Researchers have recently expanded our knowledge of the biological bond between mother and child. The deep psychological and physical connection begins during pregnancy, when the mother’s body provides everything the fetus needs to develop and grow. The placenta is comprised of cells from both the mother and fetus, and serves as a conduit through which the two exchange nutrients, gasses and wastes. In some cases, cells actually migrate through the placenta. They become part of the organs of the body, including lungs, thyroid, muscle, liver, heart, kidney and skin, contributing to tissue repair and cancer prevention. On the negative side, they sometimes cause immune disorders.
The scientific name for the presence of a small number of genetically distinct cells in an organism is microchimerism. Scientists have known for many years that cells containing the male “Y” chromosome sometimes circulate in the blood of women following pregnancy. These cells are male, so they cannot belong to the women, and the likely explanation is that they came from babies during gestation.
This new study found microchimeric cells not only in the blood, but also imbedded in the brain. The scientists studied the brains of deceased women, and found the male cells embedded in the multiple brain regions of over 60 percent of the women. For some reason, there were many fewer such cells in the brains of women who had had Alzheimer’s disease.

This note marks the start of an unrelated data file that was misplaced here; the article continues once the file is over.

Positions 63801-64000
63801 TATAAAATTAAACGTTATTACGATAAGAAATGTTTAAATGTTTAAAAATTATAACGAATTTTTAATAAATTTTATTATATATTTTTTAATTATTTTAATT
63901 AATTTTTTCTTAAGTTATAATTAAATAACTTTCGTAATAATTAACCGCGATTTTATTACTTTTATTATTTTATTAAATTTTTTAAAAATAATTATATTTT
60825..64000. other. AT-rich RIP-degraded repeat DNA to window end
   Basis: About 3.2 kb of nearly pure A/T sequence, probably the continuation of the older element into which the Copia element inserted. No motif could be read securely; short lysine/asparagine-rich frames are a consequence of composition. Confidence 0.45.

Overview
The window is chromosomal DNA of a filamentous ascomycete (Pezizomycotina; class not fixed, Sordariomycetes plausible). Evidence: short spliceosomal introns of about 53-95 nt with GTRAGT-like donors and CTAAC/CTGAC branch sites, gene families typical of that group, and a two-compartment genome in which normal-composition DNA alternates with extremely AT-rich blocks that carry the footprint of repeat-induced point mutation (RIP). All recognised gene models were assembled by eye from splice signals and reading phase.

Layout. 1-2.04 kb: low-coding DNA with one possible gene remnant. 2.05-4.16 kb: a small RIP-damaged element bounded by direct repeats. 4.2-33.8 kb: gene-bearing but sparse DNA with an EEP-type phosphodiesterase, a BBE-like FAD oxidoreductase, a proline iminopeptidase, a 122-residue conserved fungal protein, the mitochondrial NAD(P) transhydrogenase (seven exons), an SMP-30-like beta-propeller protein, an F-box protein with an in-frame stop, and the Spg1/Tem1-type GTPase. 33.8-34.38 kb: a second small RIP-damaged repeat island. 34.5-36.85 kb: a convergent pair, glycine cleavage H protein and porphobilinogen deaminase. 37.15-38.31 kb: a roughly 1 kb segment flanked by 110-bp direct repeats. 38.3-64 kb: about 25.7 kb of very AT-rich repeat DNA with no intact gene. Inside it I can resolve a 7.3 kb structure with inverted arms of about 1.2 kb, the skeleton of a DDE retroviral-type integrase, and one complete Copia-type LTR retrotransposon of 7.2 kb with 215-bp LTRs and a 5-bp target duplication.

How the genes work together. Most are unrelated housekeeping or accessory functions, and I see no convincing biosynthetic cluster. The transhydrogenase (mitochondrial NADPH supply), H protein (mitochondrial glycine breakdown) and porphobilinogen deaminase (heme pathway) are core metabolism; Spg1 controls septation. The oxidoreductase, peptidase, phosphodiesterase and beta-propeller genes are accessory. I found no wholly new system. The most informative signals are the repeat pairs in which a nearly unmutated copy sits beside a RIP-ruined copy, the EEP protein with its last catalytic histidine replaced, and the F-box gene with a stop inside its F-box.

Researchers speculate that the microchimeric cells usually result from a cross-placenta exchange, but there is some evidence cells may be transferred from mother to child through breastfeeding. There are also exchanges of cells between twins in utero, and cells from an older sibling may remain in the mother’s body, then migrate through the placenta to an infant. Cells from the grandmother may be inside the woman’s body, and they, too, could enter the body of an infant.
The activity of the microchimeric cells in women’s bodies is unknown, but scientists have theories. Fetal microchimeric cells are like stem cells, as they develop into different types of tissue and probably aid in tissue repair. A number of researchers have been doing animal studies to learn more, and they found that when the heart of a female rat was injured, the fetal cells in her body migrated to the heart and developed into cardiac tissue to repair the damage. In other animal studies, microchimeric cells differentiated into nerve cells
Because these cells belong partly to the mother, her body recognizes the relationship, but also recognizes they are partly foreign. This recognition may stimulate the immune system to be alert for cells that are partly similar to and partly different from the self, possibly providing protection against cancer. Conversely, microchimerism is more comment in patients with Multiple Sclerosis than in their healthy siblings indicating these cells may provoke an autoimmune attack.
Science has much still to learn about microchimerism, and the answers it finds may open the door to new cures for disease. Meanwhile, the phenomenon is a reminder that we human beings are interconnected in mysterious ways.